In part 1 of a series of three videos about making a replica of Brian May’s legendary Deacy amplifier, I briefly discuss the origins of the Deacy amp circuit (salvaged from a vintage transistor radio that John Deacon found in a London dumpster in 1971) and what Queen tracks Brian used it to record on. I then move on to talk about the new Knight Audio Technologies (KAT) amplifier board kit and the other component parts required including suitable vintage and modern woofer and tweeter loudspeakers and the cabinet itself. I finish by introducing the only official Deacy amplifier replica which was made by Knight Audio Technologies between 2011 and 2019.
The one we have all been waiting for is finally here. Live at 19.00 on Saturday, 5th November 2022, Red Special Guitar Podcast host Jon Underhill brings us an intimate discussion with Queen guitar legend, astronomer, animal rights campaigner and stereoscopic photographer, Dr Brian May. Watch, listen, enjoy and show your support for Jon’s endeavours by liking, commenting and subscribing to The RSGP on its various platforms.
The 2022 gathering of Brian May Red Special enthusiasts in the U.K. is imminent. Jon Underhill, host of The Red Special Podcast will welcome us once more to Theale Village Hall near Reading on Saturday, 8th October from 10 am to 5.30 pm. A number of participants will be flying in from the USA this year and we are sure to have the usual representatives from the U.K. and Europe (the continent, not the rock band) including Sweden and The Netherlands. No matter whether your interest is primarily in Brian’s music, building or playing his guitars, amplifiers and other equipment, there will be something of interest to see, hear and chat to other knowledgeable people about.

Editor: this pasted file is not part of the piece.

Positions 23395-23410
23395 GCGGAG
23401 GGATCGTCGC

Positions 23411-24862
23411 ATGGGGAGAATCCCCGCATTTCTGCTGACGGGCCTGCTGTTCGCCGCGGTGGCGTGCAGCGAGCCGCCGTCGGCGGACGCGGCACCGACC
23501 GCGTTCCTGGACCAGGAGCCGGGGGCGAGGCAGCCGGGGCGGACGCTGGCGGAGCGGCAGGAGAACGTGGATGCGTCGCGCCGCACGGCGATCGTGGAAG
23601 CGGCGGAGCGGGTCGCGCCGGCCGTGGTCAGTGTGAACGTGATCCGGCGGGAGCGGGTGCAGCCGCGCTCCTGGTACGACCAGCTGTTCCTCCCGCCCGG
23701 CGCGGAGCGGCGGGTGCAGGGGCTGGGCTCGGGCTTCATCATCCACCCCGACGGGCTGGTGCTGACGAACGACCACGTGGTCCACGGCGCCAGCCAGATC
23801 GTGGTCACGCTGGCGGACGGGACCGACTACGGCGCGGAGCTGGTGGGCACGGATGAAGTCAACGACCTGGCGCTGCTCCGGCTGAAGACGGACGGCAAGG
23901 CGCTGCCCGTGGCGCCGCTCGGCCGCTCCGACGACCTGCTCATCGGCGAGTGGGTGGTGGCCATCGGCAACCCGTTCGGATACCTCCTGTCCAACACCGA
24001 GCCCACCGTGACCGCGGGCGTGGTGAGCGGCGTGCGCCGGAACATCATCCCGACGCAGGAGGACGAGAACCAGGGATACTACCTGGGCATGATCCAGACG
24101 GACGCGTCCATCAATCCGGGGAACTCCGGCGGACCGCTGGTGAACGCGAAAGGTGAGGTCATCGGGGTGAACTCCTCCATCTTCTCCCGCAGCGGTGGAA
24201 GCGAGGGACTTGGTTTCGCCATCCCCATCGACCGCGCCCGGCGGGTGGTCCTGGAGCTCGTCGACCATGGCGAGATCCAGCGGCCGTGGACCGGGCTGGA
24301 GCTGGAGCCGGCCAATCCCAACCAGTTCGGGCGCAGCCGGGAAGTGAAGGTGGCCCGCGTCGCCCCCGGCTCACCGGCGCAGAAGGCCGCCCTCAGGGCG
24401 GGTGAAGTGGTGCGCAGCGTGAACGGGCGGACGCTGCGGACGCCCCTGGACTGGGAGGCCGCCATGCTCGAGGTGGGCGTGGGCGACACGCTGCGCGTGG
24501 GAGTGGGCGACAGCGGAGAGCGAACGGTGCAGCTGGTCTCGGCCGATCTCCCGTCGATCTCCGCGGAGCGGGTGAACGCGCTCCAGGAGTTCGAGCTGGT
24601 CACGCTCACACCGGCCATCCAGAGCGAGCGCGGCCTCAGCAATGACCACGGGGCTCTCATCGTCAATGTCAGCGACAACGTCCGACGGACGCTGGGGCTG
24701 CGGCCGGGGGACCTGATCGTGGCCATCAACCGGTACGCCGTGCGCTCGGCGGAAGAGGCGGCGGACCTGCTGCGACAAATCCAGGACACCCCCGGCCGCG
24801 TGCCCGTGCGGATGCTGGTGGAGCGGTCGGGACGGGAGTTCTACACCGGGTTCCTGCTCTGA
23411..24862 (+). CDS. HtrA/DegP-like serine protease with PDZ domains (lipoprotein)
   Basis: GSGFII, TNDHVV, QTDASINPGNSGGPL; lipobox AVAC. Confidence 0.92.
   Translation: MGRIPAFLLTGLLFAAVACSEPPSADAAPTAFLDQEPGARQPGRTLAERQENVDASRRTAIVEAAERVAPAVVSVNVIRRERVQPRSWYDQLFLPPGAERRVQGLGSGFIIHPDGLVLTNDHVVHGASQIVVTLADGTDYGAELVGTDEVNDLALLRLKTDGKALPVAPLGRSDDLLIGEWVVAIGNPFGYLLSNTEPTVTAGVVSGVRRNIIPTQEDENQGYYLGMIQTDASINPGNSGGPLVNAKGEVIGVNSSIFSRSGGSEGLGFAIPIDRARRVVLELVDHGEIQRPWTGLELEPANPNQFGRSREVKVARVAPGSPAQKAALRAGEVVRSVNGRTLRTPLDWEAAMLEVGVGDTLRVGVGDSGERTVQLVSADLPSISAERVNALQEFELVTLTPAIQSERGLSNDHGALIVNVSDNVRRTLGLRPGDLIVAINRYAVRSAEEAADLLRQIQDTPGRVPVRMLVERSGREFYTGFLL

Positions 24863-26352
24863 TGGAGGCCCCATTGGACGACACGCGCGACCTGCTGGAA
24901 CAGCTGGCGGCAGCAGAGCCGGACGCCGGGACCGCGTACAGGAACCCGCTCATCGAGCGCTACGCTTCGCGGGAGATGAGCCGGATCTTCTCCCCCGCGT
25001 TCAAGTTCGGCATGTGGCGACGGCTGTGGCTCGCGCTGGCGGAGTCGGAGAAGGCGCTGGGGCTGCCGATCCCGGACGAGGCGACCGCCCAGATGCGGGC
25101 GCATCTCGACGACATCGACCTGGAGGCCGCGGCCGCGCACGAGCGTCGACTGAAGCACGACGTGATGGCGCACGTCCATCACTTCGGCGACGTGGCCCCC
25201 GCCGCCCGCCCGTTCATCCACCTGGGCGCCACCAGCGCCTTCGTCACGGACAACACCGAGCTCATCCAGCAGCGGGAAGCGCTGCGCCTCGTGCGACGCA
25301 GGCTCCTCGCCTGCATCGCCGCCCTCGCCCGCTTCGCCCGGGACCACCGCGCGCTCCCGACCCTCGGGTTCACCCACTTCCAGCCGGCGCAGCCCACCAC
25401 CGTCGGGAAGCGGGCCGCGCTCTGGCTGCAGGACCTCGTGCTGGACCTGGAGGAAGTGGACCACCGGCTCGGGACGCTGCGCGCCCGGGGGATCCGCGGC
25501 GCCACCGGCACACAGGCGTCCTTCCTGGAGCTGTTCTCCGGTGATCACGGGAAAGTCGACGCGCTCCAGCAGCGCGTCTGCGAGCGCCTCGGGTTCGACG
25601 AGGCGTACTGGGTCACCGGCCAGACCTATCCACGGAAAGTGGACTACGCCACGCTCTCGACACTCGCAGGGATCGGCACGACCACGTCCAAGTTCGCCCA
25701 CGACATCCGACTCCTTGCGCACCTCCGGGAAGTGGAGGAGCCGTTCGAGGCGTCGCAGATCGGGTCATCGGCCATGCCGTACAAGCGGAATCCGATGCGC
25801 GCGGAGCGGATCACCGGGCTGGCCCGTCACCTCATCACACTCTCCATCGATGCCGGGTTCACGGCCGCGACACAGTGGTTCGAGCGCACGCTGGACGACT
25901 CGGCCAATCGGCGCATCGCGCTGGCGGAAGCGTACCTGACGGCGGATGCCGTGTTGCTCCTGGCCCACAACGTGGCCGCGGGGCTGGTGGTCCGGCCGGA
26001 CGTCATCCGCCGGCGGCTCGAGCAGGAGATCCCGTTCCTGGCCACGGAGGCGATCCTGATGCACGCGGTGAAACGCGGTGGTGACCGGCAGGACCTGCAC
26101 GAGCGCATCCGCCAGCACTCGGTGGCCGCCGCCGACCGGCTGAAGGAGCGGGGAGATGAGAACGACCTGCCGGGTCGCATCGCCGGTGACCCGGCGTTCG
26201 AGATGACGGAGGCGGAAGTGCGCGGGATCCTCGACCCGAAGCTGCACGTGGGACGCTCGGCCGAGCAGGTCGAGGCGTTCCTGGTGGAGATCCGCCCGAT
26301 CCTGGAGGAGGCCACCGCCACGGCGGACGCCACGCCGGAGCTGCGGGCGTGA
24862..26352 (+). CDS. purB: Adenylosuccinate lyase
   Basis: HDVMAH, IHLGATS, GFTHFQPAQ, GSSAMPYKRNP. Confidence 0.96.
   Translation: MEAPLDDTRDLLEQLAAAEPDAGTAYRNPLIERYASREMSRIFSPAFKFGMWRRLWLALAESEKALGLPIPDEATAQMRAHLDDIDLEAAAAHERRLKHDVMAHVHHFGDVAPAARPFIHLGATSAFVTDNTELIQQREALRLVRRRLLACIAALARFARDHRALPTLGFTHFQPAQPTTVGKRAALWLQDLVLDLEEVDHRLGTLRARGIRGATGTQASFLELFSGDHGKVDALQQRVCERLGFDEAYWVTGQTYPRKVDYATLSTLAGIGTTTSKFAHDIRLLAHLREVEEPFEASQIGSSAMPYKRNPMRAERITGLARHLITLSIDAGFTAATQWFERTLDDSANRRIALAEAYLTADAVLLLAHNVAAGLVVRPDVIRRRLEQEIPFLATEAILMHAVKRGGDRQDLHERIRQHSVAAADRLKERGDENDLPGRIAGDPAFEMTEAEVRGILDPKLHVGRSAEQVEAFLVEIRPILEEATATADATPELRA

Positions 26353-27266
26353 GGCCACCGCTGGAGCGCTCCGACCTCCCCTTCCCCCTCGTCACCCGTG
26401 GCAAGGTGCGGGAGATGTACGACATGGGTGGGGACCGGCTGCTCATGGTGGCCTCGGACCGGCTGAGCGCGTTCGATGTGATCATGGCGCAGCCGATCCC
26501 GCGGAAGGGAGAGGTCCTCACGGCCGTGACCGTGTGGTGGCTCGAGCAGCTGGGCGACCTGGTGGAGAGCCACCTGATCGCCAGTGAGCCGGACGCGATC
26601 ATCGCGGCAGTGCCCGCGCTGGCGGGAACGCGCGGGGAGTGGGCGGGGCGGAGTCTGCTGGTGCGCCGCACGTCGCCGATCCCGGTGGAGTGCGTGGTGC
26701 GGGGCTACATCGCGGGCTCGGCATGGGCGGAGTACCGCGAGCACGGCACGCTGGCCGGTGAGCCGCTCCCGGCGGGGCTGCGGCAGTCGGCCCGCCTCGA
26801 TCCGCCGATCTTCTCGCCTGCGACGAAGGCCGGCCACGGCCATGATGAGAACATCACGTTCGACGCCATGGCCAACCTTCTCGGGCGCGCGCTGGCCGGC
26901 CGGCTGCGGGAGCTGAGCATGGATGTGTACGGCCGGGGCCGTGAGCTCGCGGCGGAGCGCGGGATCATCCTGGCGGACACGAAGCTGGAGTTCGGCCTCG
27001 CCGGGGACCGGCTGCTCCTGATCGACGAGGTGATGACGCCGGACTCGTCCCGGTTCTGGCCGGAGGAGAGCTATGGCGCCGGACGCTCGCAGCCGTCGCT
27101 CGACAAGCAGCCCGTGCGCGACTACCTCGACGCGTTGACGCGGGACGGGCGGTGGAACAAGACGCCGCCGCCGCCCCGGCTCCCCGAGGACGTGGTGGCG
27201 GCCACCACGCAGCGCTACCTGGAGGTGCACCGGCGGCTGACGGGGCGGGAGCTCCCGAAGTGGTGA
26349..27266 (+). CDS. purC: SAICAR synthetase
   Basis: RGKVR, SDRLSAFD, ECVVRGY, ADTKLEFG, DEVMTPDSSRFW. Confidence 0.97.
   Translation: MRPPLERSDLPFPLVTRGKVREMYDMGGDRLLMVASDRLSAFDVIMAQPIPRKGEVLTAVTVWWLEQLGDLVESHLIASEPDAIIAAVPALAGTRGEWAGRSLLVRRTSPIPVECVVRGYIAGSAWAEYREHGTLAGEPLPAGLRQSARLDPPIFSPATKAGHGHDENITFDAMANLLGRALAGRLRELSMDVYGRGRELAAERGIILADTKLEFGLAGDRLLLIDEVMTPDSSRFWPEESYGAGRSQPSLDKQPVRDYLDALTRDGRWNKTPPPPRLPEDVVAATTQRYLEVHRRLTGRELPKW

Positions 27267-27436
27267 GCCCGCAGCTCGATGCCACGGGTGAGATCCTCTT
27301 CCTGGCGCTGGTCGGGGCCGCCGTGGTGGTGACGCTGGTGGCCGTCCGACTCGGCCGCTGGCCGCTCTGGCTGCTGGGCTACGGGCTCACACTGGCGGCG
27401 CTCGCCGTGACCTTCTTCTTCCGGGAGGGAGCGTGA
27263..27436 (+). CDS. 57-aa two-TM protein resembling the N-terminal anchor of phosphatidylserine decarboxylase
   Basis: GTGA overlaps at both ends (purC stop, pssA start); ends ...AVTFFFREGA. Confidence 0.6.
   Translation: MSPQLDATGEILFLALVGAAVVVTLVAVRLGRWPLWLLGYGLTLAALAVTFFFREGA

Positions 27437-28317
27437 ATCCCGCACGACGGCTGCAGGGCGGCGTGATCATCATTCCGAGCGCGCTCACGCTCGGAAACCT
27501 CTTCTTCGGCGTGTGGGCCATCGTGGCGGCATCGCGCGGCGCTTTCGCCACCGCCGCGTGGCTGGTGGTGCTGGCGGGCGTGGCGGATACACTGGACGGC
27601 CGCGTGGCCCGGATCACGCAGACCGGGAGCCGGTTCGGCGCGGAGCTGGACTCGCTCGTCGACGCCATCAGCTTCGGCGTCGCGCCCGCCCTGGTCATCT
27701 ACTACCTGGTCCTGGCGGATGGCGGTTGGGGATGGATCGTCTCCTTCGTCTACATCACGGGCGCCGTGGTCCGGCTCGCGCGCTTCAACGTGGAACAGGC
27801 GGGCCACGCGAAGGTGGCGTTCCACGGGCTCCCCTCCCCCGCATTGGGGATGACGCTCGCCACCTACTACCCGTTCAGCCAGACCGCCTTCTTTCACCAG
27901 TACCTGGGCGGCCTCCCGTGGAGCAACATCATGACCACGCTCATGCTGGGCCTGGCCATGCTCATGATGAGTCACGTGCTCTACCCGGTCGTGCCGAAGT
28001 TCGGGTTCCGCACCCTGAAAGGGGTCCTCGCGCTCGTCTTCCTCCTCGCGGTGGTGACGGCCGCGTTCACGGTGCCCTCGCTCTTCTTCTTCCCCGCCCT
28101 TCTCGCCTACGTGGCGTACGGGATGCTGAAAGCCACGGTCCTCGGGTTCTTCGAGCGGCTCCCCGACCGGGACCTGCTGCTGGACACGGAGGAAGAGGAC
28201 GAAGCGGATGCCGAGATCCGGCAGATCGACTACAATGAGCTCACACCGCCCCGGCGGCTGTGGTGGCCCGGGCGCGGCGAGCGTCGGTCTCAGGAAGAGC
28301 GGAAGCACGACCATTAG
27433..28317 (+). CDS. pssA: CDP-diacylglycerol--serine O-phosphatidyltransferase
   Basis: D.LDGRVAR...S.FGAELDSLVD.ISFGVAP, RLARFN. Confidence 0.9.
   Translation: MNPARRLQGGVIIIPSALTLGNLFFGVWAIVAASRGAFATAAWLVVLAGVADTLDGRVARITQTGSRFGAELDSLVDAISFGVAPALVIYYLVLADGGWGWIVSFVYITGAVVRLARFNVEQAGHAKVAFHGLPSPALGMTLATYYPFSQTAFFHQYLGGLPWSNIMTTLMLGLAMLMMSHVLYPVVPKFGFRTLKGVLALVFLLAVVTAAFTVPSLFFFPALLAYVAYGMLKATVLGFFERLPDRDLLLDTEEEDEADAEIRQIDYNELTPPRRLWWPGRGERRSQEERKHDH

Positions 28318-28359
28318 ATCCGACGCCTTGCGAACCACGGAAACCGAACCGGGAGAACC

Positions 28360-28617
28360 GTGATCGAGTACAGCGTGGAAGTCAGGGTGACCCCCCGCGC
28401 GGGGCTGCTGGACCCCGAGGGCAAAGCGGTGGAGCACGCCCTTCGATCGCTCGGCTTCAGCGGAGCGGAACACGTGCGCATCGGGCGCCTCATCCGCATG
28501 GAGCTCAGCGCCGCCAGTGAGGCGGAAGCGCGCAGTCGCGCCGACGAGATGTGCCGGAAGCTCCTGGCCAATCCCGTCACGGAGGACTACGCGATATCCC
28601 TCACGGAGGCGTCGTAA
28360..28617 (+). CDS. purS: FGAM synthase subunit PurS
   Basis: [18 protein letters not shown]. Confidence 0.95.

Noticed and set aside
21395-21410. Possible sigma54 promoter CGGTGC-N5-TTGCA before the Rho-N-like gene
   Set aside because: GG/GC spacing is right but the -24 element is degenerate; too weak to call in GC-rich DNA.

The schedule is not promulgated to avoid the disappointment of broken promises and dashed expectations in case guests or equipment are unavailable at the last minute but I can tell you that Jon has lined up some interesting people to interview and demonstrate a variety of Brian May related gear. I will be attending and staying at the Hilton Reading on Friday 7th and Saturday 8th October. I will bring my Red Special replica, at least one KAT Studio-One amplifier and my purple Guyton RS Transporter if Andy Guyton has fitted its new carbon fibre pickguard. I might also bring a copy of The Red Special book and some metallic Sharpie markers on the off-chance that I can get it signed by one or both of the authors.
In 1963, because they could not afford to buy a suitable instrument, Brian May and his father Harold took an innovative and practical approach to designing a new type of electric guitar. Later dubbed “The Red Special”, neither of them could have predicted that ten years later it would become as famous as Brian himself. In this video, I explore an urban myth in the Brian May Red Special enthusiast community that they drew around various household objects to form the basic outline and features of the guitar. Like all good urban myths, it might have an element of truth to it so watch the video and decide for yourself.
I made the embedded video below in June 2022 to accompany the FAQ on Tri-Sonic pickups. It is 22 minutes long and covers Tri-Sonic pickups in depth. I take a look inside an early 1960s vintage pot magnet style Burns Tri-Sonic pickup and compare and contrast vintage and modern variants. I discuss the characteristics of the specific set fitted to Brian May’s Red Special guitar with reference to a replica set made by Ade Turner of Adeson Pickups.
I demonstrate two methods for engraving the chrome plated brass cover then wind a bobbinless Tri-Sonic style coil on my Stepcraft 2/840 CNC machine using a custom made former to my own unique design. Finally, I assemble all the component parts of a Tri-Sonic pickup and measure its DC resistance and inductance using a Peak Atlas LCR45 meter.